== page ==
Green Arrow: Rebirth #1 (2016) Review

Green Arrow is a character that I know precious little about. I know that he and Green Lantern have been travelling buddies at various times, but I never read the rather-famous Green Lantern/Green Arrow books. And so I am well and truly in the dark as I launch into the one-shoot to get us started in this brave new DC Universe in Green Arrow: Rebirth from Benjamin Percy.

Aside from one or two stilted lines, this is my favorite of the Rebirth books so far. Green Arrow: Rebirth does a nice job of setting the stage by (re)introducing Oliver Queen, self-proclaimed Social Justice Warrior and insanely rich person. He is Robin Hood adjace, although he tends to go in for Batman-style vigilantism rather than the whole ‘rob from the rich and steal from the poor thing’. Green Lantern: Rebirth spends a lot of time setting out Oliver’s personal beliefs in his conversations with the Black Canary, another do-gooder with the ability of really loud yells, who came to her desire to help people because she was apparently poor. It’s a nice bit of juxtaposition. In any case, it appears that Green Lantern is going to take on some weighty real-world concerns (in this case, human trafficking) as Green Arrow and Black Canary follow down the lead of a group of kidnapping sewer dwellers who are kidnapping people that totally happen to raid the massive homeless camp at exactly the time that Green Arrow and Black Canary happen to be there. I guess it beats them wandering around for two extra pages. Anyway, it’s a good book that feels like it has actual stakes and is actually starting a story rather than holding it for when the new #1 comes out, which is a nice move. Of all of the DC Rebirth books, this is the one that has sold me on continuing to read the story the most.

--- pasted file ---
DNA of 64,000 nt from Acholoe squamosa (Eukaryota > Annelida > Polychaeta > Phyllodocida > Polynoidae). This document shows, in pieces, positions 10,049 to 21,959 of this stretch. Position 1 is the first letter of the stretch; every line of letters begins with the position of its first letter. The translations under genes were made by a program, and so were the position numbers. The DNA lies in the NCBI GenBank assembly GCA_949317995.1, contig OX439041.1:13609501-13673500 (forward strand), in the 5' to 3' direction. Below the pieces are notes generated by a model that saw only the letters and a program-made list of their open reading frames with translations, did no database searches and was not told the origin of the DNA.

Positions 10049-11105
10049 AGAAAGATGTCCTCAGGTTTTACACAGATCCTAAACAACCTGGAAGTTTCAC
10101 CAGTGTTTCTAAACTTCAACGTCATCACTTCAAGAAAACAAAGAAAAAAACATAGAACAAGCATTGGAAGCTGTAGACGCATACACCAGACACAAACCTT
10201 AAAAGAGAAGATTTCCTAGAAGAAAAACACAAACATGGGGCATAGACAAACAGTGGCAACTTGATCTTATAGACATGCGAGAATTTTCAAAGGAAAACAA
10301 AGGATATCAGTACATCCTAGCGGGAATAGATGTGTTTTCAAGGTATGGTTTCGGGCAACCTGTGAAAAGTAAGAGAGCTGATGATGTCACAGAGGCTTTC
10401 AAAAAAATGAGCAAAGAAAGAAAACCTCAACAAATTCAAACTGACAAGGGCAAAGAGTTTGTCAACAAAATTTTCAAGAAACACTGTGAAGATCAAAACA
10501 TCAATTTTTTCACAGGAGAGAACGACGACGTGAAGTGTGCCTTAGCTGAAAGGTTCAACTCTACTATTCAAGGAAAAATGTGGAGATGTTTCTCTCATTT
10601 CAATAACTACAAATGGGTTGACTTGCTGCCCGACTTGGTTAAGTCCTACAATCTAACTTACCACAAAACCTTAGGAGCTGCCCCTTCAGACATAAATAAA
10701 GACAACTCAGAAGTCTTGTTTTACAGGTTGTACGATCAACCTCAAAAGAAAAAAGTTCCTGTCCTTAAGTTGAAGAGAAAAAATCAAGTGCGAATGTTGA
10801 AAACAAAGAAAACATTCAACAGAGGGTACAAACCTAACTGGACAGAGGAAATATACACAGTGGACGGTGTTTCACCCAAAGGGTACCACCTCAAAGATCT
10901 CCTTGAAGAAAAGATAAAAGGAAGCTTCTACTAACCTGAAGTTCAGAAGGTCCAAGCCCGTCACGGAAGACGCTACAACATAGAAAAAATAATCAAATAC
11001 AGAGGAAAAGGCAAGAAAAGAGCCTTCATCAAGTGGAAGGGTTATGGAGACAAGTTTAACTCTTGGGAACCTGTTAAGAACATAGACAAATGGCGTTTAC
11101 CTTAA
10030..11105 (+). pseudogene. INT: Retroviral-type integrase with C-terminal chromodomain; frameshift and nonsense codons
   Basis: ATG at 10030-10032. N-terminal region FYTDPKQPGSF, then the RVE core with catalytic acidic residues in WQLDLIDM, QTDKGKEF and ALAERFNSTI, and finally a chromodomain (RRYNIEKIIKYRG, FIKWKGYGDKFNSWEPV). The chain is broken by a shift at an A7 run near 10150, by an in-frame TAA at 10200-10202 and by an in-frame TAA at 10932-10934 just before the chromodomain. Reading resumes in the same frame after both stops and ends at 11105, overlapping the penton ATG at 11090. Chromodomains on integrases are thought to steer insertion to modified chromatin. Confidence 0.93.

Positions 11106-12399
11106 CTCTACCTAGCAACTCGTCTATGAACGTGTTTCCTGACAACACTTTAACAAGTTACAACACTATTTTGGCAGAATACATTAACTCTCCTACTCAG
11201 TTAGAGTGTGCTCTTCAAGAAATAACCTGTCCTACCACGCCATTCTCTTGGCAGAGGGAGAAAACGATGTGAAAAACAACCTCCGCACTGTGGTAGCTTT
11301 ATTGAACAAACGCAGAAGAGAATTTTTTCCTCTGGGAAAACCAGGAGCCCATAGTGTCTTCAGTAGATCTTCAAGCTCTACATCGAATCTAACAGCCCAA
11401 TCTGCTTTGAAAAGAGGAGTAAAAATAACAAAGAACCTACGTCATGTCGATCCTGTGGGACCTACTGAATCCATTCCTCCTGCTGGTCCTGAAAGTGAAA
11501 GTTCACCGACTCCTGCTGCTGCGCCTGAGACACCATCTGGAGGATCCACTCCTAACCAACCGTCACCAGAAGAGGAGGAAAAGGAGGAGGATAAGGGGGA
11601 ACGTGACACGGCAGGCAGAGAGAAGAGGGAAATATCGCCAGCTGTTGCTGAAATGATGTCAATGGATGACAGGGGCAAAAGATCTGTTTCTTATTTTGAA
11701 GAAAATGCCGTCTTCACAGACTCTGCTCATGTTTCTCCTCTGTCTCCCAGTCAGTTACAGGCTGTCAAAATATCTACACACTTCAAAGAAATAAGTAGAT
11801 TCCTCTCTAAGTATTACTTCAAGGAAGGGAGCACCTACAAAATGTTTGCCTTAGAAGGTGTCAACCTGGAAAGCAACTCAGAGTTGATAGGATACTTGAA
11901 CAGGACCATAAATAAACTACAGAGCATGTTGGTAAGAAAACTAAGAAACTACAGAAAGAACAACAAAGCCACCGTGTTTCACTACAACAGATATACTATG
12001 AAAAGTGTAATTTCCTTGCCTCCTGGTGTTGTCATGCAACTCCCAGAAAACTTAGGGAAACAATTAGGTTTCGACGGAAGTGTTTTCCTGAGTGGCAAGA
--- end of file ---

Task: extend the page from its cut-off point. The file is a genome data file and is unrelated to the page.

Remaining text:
Verdict: Juxtaposed characters with the same motive and the weight of the issues faced makes this book feel more ‘real’ than some of its counterparts and makes a promising start for the Rebirth of Green Arrow (and Black Canary).

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About Michael

Michael is an enthusiast about a lot of things, including indie games, roleplaying games, board games, and comic books that wanted to help create a place where he could bring things to the attention of those with similar interests. Futile Position is a true labor of labor, which he hopes continues to grow through the support of the great readers who have come upon this page.

02. June 2016 by Michael
Categories: Comic Books, Reviews | Tags: , , , , | Leave a comment

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